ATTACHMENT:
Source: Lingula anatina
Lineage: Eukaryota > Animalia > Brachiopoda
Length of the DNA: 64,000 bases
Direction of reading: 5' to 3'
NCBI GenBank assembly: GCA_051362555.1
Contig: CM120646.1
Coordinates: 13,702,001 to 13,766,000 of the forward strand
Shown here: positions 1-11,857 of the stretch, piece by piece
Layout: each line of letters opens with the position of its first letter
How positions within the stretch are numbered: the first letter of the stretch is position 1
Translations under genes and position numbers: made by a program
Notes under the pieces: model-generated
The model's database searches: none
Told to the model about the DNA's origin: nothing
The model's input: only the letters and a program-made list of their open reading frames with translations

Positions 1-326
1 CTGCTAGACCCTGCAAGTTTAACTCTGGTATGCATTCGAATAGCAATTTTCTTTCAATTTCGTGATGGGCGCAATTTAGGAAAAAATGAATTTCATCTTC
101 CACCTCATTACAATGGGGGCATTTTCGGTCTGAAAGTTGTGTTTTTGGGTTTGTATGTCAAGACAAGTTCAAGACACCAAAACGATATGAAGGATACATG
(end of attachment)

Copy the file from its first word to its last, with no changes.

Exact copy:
Source: Lingula anatina
Lineage: Eukaryota > Animalia > Brachiopoda
Length of the DNA: 64,000 bases
Direction of reading: 5' to 3'
NCBI GenBank assembly: GCA_051362555.1
Contig: CM120646.1
Coordinates: 13,702,001 to 13,766,000 of the forward strand
Shown here: positions 1-11,857 of the stretch, piece by piece
Layout: each line of letters opens with the position of its first letter
How positions within the stretch are numbered: the first letter of the stretch is position 1
Translations under genes and position numbers: made by a program
Notes under the pieces: model-generated
The model's database searches: none
Told to the model about the DNA's origin: nothing
The model's input: only the letters and a program-made list of their open reading frames with translations

Positions 1-326
1 CTGCTAGACCCTGCAAGTTTAACTCTGGTATGCATTCGAATAGCAATTTTCTTTCAATTTCGTGATGGGCGCAATTTAGGAAAAAATGAATTTCATCTTC
101 CACCTCATTACAATGGGGGCATTTTCGGTCTGAAAGTTGTGTTTTTGGGTTTGTATGTCAAGACAAGTTCAAGACACCAAAACGATATGAAGGATACATG